So that’s about it. I hope my neighbor is somewhere nice; perhaps heaven has a beauty salon or at least a makeup counter with free samples. I think that would make her happy. And even though you and I are still battling the daily grind we call life, let’s try to make each other happy, too.

Image: Idea go / FreeDigitalPhotos.net

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8 Responses to “Invisible Touch”

I appreciated your insightful post. You motivated me to look for more opportunities to encourage others with kind words.

Shannon
September 8th, 2011

Beautiful post! I totally feel the same way. That’s why if I ever win an award. Cough. Best original screenplay. Cough. I plan on thanking everyone I have ever met and will meet in my life because that have all effect me in some way or another.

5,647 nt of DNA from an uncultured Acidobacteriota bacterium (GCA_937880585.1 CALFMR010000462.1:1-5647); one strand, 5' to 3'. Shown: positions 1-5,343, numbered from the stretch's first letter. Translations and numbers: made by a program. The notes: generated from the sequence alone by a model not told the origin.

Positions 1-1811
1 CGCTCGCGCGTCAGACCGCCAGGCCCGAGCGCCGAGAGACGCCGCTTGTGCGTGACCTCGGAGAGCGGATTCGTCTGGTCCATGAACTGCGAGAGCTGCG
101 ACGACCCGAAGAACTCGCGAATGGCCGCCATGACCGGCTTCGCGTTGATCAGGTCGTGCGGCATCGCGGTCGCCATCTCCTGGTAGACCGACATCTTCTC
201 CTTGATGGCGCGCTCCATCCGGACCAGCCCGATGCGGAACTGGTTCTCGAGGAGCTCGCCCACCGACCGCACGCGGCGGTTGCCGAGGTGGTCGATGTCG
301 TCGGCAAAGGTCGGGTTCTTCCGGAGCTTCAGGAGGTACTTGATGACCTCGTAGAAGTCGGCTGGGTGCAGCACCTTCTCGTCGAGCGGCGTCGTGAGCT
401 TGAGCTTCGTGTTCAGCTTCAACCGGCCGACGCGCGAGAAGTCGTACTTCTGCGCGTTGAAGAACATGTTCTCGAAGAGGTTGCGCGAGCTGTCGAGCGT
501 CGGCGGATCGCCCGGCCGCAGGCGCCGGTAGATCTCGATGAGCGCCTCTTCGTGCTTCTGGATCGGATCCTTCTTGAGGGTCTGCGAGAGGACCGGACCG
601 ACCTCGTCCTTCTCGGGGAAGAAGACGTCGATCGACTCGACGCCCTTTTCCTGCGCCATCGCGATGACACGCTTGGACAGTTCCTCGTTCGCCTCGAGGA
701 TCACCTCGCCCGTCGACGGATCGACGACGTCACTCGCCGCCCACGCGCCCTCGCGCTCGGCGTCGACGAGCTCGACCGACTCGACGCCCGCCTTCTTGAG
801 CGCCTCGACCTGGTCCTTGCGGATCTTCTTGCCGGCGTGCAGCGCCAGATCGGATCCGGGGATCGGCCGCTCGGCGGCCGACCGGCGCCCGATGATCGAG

September 9th, 2011

Shannon, thank you so much for the lovely comment! And if I may, you already are an amazing example of how to treat others with lovingkindness. 🙂

Me
September 9th, 2011

Thanks, Robb! And dude, I can’t wait! I will be watching with glee as you make that 48 hour acceptance speech. 😉

Me
September 9th, 2011

F*ck that barista. I say we go back to that place have a good old time and when he comes over to tell us to keep it down I throw a roll of quarter into his face, a tip for HIM to shut the hell up and let us do what we want if we buy a $5 dollar coffee!

Sscott
September 13th, 2011

OMG! You are my HERO! I love it! 🙂

Me
September 13th, 2011

Beautiful post girl! There was a 80+ year old lady who lived below us at out last apartment complex and I always think of her now and again. Even though she would feed the stray cats and blast her TV so loudly I always knew when she was watching Wheel of Fortune, it was comforting to know that she was around 🙂

September 17th, 2011

I love that story, Amy! And I totally know what you mean… It’s really amazing how the most disparate people can affect our lives. 🙂

Me
September 18th, 2011